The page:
Tornado death toll crosses 30 as storms pummel South

Tens of thousands left without power as storm, packing heavy rain, heads for Georgia

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At least 31 deaths have resulted from the large, stubborn storm system that was making its way through the South on Tuesday, a day after more than a dozen people were killed when tornadoes flattened homes and businesses in Arkansas, Mississippi and Tennessee.

Forecasts showed the same powerful, slow-moving storm system continuing to threaten residents across the South Tuesday afternoon and evening, with another round of howling winds, pounding rain, flash flooding and tornado conditions possible.

"We're concerned about the flood risk as this [storm] moves, because it's not a fast-moving system and that's been one of our problems," Al Jazeera meteorologist Nicole Mitchell said.  

Tens of thousands of customers have been left without power, including in Kentucky, which did not report tornadoes but was slammed with severe storms. Thousands more hunkered down in basements and shelters as The National Weather Service issued watches and warnings for more tornadoes in Alabama.

Gov. Robert Bentley of Alabama and Gov. Phil Bryant of Mississippi have both declared states of emergency. Georgia Gov. Nathan Deal, where the storm is expected to move next, has also preemptively declared a state of emergency.

The dangerous weather unnerved residents a day after the three-year anniversary of a historic outbreak of more than 60 tornadoes that killed more than 250 people across Alabama on April 27, 2011.

The system is the latest onslaught of severe weather a day after a half-mile-wide tornado carved an 80-mile path of destruction through the suburbs of Little Rock, Ark., killing at least 15 people. Tornadoes or severe storms also killed one person each in Oklahoma and Iowa on Sunday.

President Barack Obama has also approved a disaster declaration for Faulkner County in Arkansas, which was particularly hit hard.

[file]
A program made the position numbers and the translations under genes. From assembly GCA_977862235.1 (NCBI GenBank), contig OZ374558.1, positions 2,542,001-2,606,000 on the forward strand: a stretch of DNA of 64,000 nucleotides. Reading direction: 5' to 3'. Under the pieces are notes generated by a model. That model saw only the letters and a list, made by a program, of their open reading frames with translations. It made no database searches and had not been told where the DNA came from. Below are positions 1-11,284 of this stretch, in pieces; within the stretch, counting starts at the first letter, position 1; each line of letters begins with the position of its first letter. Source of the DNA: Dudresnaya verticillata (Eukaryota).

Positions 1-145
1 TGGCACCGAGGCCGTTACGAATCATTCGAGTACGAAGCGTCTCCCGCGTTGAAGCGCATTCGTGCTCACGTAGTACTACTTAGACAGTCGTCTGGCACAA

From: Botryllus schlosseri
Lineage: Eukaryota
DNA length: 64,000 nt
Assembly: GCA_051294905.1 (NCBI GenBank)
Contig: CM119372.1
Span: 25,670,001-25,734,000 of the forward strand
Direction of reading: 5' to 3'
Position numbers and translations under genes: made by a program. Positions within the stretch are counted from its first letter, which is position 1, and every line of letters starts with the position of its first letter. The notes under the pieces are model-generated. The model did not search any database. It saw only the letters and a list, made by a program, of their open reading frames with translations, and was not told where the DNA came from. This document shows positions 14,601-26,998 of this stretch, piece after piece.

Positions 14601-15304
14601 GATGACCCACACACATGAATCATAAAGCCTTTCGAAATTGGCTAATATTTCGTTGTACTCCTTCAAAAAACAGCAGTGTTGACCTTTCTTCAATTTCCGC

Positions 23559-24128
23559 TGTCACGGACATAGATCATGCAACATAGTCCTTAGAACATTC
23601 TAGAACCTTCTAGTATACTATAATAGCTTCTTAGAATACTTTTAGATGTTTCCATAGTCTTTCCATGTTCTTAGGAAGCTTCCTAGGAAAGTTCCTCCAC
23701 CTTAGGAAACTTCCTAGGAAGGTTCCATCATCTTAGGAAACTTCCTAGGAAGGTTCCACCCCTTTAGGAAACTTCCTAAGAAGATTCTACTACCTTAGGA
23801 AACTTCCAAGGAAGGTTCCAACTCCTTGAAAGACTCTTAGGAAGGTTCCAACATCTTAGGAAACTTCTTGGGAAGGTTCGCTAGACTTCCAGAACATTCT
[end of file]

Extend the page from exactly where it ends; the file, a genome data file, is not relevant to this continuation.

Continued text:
With the designation, Arkansans will be eligible to apply for individual assistance to cover the costs of temporary housing, home repairs, disaster unemployment assistance, Small Business Administration low interest loans, medical expenses and other needs. 

In southern Tennessee, two people were killed in a home when a storm suspected to be a tornado hit Monday night, Lincoln County Emergency Management Director Mike Hall said. The winds destroyed several other homes as well as a middle school in the county that borders Alabama, Hall said.

The Mississippi death toll included six killed in Winston County. That toll includes a woman who perished in the day care center she owned in Louisville, county coroner Scott Gregory told The Associated Press late Monday. Louisville is home to about 6,600 people.

It was unclear if any children were in the day care center at the time, said William McCully, acting spokesman for the Winston County Emergency Management Agency.

Trees in Louisville had been snapped in half and stripped of their branches, while sheet metal had twisted itself around road signs and tree trunks. Rescue workers stepped gingerly over downed power lines.

The tornado in Louisville also caused water damage and carved holes in the roof of the Winston Medical Center, according to an Associated Press reporter at the center. There were about 15 patients in hospital rooms and eight or nine in the emergency room, where evacuations were underway.

"We thought we were going to be OK then a guy came in and said, 'It's here right now,'" said Dr. Michael Henry, head of the emergency room. "Then boom ... it blew through."

Al Jazeera and The Associated Press 

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